• It is interesting to note the blunder rate plateaus for <1k and 1-2k elo players, but in fact does not plateau for expert players (>2k elo, top 10% of userbase). My hypothesis for this is that beginner players generally gain little advantage from extra time - if they havent found the best move in 20 seconds, they probably wont find it in 20 minutes either. However, expert players probably could play an (almost) blunder-free game if they spent an hour carefully considering any move - they are the only demographic which is actually suffering from time pressure throughout the entire match, not just in the final stages. An alternate hypothesis could be that expert players ration their time more ruthlessly and strategically.
  • Low ranked players are significantly more erratic and diverse in their blundering than the relatively consistent grouping of the higher ELO tiers.
  • There is a small dip in blunder-rates at 50% of starting time for all time controls and ELOs. This puzzled me at first, until I realised what it was - on online tourneys, one can choose to "go beserk" and gamble half their time for double the rating points if they manage to win anyway. These "beserkers" are playing their first few moves at the 50% of time remaining mark, and although their numbers are small, this is enough to slightly drag down the average blunder rate at this point. Description of the Beserk mechanic here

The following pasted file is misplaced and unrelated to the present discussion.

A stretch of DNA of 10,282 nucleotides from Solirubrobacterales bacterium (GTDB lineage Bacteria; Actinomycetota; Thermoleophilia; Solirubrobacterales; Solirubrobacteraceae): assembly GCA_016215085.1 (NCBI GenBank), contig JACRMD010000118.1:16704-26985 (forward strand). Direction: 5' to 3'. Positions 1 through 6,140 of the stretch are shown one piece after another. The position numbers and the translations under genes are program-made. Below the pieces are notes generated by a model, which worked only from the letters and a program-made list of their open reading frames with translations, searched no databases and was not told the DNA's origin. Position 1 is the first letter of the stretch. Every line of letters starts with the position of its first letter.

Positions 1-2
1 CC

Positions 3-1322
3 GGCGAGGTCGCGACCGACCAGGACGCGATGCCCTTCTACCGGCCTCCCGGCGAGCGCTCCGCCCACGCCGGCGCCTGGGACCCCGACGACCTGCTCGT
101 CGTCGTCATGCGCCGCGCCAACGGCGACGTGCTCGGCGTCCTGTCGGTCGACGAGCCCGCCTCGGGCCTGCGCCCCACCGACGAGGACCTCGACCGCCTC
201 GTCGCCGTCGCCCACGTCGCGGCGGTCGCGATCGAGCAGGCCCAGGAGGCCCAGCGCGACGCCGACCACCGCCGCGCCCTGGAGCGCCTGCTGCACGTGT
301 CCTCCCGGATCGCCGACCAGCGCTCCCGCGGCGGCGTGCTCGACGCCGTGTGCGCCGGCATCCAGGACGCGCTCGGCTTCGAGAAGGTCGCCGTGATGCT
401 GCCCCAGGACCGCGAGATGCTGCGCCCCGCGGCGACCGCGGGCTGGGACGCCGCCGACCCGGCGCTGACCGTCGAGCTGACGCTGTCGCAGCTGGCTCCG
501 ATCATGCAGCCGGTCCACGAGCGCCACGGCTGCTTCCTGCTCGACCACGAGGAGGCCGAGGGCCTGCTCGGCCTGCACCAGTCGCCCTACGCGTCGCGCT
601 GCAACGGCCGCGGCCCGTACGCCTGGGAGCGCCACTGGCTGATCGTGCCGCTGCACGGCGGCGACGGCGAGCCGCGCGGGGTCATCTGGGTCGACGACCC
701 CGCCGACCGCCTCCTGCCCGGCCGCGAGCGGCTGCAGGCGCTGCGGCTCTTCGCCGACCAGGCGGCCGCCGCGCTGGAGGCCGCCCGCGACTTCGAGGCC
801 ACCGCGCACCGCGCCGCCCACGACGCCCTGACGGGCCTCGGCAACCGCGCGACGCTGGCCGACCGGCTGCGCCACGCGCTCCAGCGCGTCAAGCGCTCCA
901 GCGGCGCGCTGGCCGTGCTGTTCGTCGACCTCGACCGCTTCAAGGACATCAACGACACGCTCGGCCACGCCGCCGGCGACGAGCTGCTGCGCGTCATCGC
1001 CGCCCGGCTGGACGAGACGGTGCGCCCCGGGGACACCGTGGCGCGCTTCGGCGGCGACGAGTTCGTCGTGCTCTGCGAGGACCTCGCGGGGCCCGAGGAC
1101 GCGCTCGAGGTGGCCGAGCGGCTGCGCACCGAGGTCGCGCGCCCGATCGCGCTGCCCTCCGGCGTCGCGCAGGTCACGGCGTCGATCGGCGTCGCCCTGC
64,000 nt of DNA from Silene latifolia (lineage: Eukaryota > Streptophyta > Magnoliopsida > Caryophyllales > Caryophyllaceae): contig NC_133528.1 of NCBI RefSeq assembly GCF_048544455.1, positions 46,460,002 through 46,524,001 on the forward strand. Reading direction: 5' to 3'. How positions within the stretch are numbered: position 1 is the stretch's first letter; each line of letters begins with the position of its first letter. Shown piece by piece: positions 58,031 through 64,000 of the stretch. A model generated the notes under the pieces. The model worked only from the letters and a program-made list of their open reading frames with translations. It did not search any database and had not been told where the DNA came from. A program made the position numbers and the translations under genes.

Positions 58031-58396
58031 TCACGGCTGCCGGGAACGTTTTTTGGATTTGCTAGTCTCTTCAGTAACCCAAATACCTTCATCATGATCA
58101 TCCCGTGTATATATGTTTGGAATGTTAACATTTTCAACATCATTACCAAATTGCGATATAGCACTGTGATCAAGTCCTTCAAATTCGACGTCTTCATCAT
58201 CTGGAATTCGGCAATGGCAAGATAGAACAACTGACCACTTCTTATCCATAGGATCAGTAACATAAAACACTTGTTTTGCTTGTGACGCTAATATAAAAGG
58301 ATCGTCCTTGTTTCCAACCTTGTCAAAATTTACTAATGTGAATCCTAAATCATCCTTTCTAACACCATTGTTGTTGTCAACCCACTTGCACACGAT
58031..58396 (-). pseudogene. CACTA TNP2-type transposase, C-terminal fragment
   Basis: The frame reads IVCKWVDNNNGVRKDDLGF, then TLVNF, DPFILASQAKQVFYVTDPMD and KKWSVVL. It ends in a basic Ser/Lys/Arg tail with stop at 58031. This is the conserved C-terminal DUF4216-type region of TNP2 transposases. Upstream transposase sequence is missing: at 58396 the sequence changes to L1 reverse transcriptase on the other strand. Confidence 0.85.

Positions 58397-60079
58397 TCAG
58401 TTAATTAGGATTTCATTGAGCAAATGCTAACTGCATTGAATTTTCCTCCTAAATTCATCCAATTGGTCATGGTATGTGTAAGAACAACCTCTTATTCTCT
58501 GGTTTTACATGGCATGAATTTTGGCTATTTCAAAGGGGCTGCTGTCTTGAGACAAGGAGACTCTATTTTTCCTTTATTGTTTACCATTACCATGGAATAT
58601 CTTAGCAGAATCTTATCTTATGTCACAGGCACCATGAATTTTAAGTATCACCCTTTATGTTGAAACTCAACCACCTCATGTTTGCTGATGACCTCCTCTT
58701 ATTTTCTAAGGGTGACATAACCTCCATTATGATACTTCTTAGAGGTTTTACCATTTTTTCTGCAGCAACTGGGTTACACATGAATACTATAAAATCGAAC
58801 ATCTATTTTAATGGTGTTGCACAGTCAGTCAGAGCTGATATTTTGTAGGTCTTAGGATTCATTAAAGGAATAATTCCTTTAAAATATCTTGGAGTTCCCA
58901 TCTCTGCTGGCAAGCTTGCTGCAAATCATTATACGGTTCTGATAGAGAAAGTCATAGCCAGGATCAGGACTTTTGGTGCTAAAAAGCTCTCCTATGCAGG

Fun (unrigorous) deduction

From my data, I hypothesize that a suitable handicap to enable a 1000-2000 ELO player to compete with a 2000+ ELO player fairly would be the following time control:

2k+ player: 3 seconds +3s increment

1-2k player: unlimited time

This would mean that the expert player would always have about 3 seconds on the clock, which corresponds to the region of the graph where the expert's error rate approaches the average plateaued error of the intermediate player. Of course, this logic is riddled with flawed assumptions, but it is just a bit of fun.